Saturday, April 2, 2011
A Dozen Remarks on Academic Writing
These comments have been developed over a period of years to help graduate students develop an effective academic writing style. They are by no means comprehensive nor are they exhaustive. Rather, these twelve comments represent a few tips that may prove useful to a few who are in the process of improving their writing skills.
1. Academic writing is quite different than writing fiction or essays for popular consumption. Academic writing typically involves the development and elaboration of a concept or the reporting of a study or series of studies aimed at exploring the efficacy of an intervention of some kind. The piece is about the concept or the study – it is not about you.
2. Keep the intended audience in mind. Typically, readers will be professionals, scholars or researchers who want to know about the concept or intervention being presented. As a consequence, the scope and purpose of the piece should be made evident at the beginning of the paper – in the introduction and usually in the first paragraph or page.
3. One can express complex ideas using short, descriptive sentences. Sentences that are long and that involve multiple dependent and independent clauses create a cognitive load on readers that is unnecessary and that is likely to detract from the purpose of the paper. As a general guideline, sentences should be relatively short – fewer than 30 or 35 words. It is generally desirable to express just one distinct thought in each sentence.
4. It is all too easy to introduce unnecessary distracters and ambiguities in a paper. One source of ambiguity is the use of multiple terms to refer to the same thing. When a new term is introduced, the reader is inclined to believe that a new concept is being introduced. Minimize the use of what you may regard as synonyms for a term because the reader may not regard those terms as synonymous. You can clarify terminology early in the paper and mention that others use different terms to refer to the concept you are elaborating, but then use one term uniformly after the initial definition and elaboration of that term.
5. Another source of ambiguity is the use of relative and personal pronouns such as ‘it’, ‘he’, ‘she’, and so on. In addition to creating potential ambiguity, relative and personal pronouns are a source of cognitive load as they create a need in the reader to construct the referent, which might not be as obvious as you think. Use a noun phrase to eliminate any possible misinterpretation and to minimize cognitive load in the reader. An exception might be the use of a relative or personal pronoun in a dependent clause in the same sentence.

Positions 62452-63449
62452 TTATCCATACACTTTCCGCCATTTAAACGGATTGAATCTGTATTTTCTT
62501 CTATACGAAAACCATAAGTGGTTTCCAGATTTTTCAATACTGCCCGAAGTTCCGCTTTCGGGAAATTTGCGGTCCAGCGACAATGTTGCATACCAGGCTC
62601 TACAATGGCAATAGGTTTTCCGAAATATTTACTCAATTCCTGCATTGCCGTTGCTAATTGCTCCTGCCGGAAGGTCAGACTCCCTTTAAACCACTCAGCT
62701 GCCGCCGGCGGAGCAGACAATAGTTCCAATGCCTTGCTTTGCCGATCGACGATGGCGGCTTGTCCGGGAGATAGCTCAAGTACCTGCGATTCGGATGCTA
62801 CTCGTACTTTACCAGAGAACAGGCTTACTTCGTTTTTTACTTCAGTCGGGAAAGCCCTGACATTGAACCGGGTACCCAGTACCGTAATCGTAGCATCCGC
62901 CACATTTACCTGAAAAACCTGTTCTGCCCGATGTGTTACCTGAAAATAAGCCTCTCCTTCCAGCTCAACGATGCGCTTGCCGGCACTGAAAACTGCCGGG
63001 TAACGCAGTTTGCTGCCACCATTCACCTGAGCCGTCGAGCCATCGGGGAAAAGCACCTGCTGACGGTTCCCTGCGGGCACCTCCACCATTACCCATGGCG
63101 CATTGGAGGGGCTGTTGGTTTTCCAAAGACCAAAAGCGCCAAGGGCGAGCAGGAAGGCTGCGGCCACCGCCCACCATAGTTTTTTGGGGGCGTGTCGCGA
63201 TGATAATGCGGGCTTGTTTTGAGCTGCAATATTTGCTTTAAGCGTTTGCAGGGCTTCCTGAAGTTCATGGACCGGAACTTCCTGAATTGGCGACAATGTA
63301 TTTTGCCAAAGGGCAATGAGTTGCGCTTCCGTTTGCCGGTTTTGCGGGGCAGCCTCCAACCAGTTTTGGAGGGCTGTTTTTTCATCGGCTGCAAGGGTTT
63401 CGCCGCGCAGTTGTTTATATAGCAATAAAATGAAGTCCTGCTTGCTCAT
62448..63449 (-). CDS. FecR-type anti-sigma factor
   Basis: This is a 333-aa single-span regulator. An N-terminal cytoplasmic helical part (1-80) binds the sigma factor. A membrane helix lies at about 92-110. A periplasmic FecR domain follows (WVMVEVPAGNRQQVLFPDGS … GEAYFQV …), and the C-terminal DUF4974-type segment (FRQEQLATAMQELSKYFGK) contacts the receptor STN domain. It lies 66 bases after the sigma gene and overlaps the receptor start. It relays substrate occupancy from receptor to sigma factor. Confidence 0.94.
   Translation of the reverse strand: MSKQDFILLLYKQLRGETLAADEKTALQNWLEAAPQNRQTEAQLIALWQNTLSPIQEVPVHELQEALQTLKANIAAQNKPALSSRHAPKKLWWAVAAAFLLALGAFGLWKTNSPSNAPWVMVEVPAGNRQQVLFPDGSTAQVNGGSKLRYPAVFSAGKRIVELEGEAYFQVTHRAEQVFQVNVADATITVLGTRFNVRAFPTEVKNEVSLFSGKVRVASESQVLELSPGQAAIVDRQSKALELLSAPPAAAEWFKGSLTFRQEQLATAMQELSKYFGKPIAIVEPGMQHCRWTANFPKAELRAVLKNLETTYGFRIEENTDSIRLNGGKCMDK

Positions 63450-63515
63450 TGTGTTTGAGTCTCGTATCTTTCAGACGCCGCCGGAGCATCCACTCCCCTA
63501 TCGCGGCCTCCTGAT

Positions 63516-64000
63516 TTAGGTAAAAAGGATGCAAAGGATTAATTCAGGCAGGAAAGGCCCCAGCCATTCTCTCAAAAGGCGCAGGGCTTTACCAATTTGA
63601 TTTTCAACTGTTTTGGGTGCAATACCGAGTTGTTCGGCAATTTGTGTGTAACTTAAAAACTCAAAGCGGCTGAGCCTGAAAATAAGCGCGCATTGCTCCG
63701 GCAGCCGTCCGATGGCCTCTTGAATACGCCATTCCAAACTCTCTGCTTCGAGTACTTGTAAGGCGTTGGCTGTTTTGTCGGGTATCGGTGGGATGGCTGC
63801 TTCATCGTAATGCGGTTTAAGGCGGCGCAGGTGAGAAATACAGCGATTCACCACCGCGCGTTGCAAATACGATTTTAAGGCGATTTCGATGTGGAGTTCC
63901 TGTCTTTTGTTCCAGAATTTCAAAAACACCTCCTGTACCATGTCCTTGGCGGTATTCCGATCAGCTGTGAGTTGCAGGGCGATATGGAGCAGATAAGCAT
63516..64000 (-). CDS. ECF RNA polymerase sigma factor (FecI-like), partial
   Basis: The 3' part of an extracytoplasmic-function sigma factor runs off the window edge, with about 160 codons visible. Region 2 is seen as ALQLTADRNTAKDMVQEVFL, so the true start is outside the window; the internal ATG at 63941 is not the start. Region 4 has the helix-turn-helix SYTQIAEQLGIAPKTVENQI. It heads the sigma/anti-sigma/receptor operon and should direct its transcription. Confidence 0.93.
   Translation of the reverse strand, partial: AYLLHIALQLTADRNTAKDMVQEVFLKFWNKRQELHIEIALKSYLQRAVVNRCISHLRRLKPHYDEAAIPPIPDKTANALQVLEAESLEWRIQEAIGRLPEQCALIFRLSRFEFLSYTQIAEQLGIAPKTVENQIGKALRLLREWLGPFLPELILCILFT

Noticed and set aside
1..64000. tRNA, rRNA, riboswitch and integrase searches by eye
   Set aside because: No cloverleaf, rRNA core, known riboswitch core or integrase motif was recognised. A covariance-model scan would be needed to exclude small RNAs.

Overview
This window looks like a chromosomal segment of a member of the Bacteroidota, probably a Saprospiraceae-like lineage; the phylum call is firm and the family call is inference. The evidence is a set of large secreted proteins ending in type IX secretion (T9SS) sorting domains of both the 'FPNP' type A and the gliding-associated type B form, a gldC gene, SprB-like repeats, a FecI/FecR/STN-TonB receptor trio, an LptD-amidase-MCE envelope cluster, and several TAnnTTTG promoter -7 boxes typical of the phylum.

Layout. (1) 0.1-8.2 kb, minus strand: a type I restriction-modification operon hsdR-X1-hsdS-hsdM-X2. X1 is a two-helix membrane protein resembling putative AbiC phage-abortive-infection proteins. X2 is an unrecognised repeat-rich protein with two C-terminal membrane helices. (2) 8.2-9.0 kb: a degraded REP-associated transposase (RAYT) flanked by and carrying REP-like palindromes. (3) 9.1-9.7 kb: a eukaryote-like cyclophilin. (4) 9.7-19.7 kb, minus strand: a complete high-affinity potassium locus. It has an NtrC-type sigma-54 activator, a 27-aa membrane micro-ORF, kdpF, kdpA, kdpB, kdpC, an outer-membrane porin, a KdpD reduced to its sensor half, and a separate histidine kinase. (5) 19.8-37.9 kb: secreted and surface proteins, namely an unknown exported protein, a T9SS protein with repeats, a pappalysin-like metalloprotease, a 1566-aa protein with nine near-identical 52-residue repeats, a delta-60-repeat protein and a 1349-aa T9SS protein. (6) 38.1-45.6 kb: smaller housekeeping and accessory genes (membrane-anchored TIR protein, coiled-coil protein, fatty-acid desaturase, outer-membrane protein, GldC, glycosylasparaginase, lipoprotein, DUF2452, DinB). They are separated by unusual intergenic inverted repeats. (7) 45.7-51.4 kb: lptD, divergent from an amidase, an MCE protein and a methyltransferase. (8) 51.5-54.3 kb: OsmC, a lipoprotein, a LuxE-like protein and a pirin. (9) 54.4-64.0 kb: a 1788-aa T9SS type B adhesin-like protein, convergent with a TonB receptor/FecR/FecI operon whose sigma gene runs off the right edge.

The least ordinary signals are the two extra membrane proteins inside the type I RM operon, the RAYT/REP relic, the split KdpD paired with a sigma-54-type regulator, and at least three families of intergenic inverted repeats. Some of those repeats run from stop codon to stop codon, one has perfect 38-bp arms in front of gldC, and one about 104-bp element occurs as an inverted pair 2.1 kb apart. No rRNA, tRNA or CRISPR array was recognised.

6. Avoid praising your own work. Simply describe what was done. Rather than claim that your intervention was highly creative and innovative, simply describe the intervention and let the reader make such judgments.
7. Avoid exaggerations. Use of words like ‘all’, ‘always’, ‘never’, ‘impossible’, ‘proof’, ‘must’, and so on are difficult to defend. The reader is likely to start generating exceptions to such claims. Modest claims are typically more effective. Rather than claim that a study conclusively proves a point, a more likely conclusion is that a study suggests something of significance. Likewise, avoid multiple modifiers for a noun – rather than say, for example, “X was a highly articulate person” it is sufficient to say that “X was articulate.”
8. Cite the most credible and reliable sources for each of your major points. Rarely is it the case that one invents something altogether new. Rather, one may be building on the work of others to extend that work in some way. Failure to recognize the well known work of others will detract from the credibility of your own work. Moreover, while you may think that a certain point is obvious, if that point has been argued effectively by an established scholar, give that scholar the credit when making the same point.
9. Structure a paper so that it tells a story. Begin with the scope and purpose – tell the reader where you are headed. Then develop an organizational framework that builds up to the main point in a logical and coherent manner. Keep the focus on where you are headed, and remind the reader why you are covering specific topics along the way. Resist the temptation to tell everything you might know about related subjects – always stay focused on the major point(s) and resist telling the reader about everything you learned in the process of developing a concept or conducting a study.
10. Be sure you are familiar with the requirements of the publication venue and with representative pieces previously published in that venue.
11. Recognize that one cannot conduct a perfect study or a perfect conceptual framework. There are usually limitations and constraints. These should be recognized in the paper. Modesty and humility can be powerful allies in making your reasoning effective.
12. Recognize that one cannot write a perfect paper. Once you have a draft, have a colleague read it and provide feedback. You do not want simple praise at this point – you want constructive criticism that will help improve the coherence and clarity of the paper.